ST. LOUIS, Mo. – There are three new conservative talk radio stations that recently hit the airwaves in St. Louis. The new additions come after Rush Limbaugh’s show ended on 1120 AM KMOX following his death earlier this year.
KMOX calls itself “The Voice of St. Louis” and is known as the first U.S. station to program all talk shows around the clock. The station started in 1920 and after the purchase of a 50,000-watt transmitter tower that could be heard across the United States and as far away as South Africa.
Rush Limbaugh’s highly-rated syndicated show started broadcasting on KMOX several decades ago and was one of the few non-local shows on the station. It was replaced by “St. Louis Talks.” The show features newsmakers and KMOX personalities Carol Daniel, Ryan Wrecker, and Bo Matthews. You can hear it on weekdays from 11:00 am to 2:00 pm when it isn’t preempted by a Cardinals game. The “Mighty Mox” is also the flagship station for the home team.
The latest station to join the buzz on St. Louis airwaves is KMJM. On Monday the former Adult R&B station flipped to 104.9 FM The Patriot. The station now offers local hosts like Jamie Allman and syndicated programs like Glenn Beck and the Sean Hannity Show.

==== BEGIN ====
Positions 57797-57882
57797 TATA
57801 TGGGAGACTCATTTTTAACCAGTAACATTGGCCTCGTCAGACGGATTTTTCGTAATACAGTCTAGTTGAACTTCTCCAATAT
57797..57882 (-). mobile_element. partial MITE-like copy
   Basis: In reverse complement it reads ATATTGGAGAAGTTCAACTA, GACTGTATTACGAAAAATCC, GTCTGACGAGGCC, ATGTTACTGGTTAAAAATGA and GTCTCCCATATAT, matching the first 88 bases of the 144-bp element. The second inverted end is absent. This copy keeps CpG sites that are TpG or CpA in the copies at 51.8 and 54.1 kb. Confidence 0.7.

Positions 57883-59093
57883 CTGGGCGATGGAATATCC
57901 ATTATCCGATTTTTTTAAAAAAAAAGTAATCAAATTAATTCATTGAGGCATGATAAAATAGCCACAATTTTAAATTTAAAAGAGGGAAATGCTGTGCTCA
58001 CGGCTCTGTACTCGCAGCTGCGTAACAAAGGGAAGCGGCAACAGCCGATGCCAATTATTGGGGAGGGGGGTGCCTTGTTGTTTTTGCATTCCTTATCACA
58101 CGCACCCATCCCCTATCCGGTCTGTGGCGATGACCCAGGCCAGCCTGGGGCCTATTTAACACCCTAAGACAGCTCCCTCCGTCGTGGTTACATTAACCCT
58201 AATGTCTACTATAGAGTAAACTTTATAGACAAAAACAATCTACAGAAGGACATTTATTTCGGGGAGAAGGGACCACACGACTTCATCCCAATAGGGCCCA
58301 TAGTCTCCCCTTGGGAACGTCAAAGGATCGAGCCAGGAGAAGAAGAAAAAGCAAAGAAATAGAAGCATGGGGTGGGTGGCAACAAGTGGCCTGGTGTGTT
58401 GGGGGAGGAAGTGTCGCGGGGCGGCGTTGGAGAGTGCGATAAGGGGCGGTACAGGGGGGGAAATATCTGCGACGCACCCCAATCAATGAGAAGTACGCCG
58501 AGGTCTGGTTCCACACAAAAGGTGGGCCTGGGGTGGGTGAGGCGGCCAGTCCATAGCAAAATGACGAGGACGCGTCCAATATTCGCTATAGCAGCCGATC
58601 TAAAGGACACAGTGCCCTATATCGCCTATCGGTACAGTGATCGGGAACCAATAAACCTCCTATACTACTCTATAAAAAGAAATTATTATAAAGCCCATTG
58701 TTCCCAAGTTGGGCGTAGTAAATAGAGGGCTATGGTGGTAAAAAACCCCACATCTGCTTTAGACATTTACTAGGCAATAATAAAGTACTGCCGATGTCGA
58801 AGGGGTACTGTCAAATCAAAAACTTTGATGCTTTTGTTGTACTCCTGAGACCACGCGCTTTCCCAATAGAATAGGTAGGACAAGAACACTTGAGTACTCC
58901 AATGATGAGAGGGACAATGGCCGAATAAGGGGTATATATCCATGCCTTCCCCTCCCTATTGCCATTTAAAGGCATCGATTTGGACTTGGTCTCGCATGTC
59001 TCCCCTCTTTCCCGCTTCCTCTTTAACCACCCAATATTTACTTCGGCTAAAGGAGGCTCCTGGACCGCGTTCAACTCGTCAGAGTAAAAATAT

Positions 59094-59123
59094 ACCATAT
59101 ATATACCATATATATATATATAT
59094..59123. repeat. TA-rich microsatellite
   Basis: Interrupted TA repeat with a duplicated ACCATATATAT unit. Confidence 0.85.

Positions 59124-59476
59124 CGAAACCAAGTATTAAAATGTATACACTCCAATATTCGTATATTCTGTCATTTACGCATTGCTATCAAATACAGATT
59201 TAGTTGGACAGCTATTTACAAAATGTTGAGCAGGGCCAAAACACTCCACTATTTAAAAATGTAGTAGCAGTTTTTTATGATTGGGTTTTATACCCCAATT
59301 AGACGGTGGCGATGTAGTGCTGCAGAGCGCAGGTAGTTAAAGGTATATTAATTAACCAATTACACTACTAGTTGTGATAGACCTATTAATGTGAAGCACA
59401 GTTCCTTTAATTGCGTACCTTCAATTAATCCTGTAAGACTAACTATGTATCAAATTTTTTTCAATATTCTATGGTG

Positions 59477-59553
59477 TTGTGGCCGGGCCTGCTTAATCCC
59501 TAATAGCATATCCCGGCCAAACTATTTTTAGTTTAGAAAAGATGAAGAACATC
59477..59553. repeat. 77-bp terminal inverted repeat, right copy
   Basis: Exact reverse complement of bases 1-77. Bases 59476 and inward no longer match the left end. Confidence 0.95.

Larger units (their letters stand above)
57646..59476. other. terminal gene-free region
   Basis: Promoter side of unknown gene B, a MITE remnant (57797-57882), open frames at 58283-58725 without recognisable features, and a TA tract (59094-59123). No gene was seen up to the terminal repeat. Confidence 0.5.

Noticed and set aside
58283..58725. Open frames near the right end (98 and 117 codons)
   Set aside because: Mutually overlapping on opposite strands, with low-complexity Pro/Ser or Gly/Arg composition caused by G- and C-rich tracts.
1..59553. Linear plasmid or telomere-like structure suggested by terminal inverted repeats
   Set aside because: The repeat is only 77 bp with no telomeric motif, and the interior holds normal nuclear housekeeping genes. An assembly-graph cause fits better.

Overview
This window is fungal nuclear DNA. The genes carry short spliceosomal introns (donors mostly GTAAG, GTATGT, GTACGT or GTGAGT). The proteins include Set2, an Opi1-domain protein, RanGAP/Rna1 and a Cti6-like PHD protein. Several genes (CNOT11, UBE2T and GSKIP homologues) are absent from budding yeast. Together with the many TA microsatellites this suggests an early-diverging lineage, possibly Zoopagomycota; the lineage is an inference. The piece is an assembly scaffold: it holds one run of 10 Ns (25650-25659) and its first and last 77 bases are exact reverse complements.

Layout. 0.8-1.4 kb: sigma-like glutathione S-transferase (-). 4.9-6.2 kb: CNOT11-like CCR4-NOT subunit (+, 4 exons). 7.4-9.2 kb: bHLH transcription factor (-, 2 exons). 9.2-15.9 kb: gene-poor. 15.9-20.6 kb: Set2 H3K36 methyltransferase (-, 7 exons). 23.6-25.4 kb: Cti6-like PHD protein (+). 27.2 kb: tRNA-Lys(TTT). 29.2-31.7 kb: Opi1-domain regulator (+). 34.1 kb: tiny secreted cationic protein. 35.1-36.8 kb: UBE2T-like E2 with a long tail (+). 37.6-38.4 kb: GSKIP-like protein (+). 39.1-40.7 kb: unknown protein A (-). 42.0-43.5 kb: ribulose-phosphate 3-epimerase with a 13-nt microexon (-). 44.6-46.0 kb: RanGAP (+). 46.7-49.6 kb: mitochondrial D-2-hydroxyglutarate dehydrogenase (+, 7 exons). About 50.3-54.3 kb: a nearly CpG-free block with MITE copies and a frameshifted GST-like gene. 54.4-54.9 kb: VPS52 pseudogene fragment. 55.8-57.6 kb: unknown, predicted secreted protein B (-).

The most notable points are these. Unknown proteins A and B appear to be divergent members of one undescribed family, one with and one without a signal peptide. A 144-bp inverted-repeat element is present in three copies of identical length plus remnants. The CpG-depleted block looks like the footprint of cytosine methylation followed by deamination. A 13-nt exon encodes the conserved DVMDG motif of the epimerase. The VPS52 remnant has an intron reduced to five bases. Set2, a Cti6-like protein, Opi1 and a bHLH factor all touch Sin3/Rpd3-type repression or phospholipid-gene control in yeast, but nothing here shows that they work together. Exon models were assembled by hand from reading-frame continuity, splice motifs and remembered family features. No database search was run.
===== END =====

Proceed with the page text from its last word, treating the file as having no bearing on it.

Dan Bongino’s radio show replaced Rush Limbaugh’s airtime in many markets. KMOX and their sister station 97.1 FM did not add the show. But, 101.9 FM News Talk is carrying the former Secret Service Agent, NYPD Officer, and New York Times best-selling author. He is joined in the lineup by local hosts with their own shows including Vic Porcelli, Mike Ferguson, Tony Colombo, Katie Fitzpatrick, Tim Jones, and Chris Arps. Plus more syndicated content like Fox Across America.
Radio Insight reports that former 97.1 FM weekend hosts Rick and Tracy Ellis launched Real Talk 93.3 FM. The station features Joe Hoft, the editor of the Gateway Pundit, and also carries Dan Bongino from 11:00 am-2:00 pm.
It will be interesting to see how St. Louis standards like KMOX, 550 AM KTRS, and 97.1 FM fare against the newcomers. There is a lot more competition for your attention on the radio.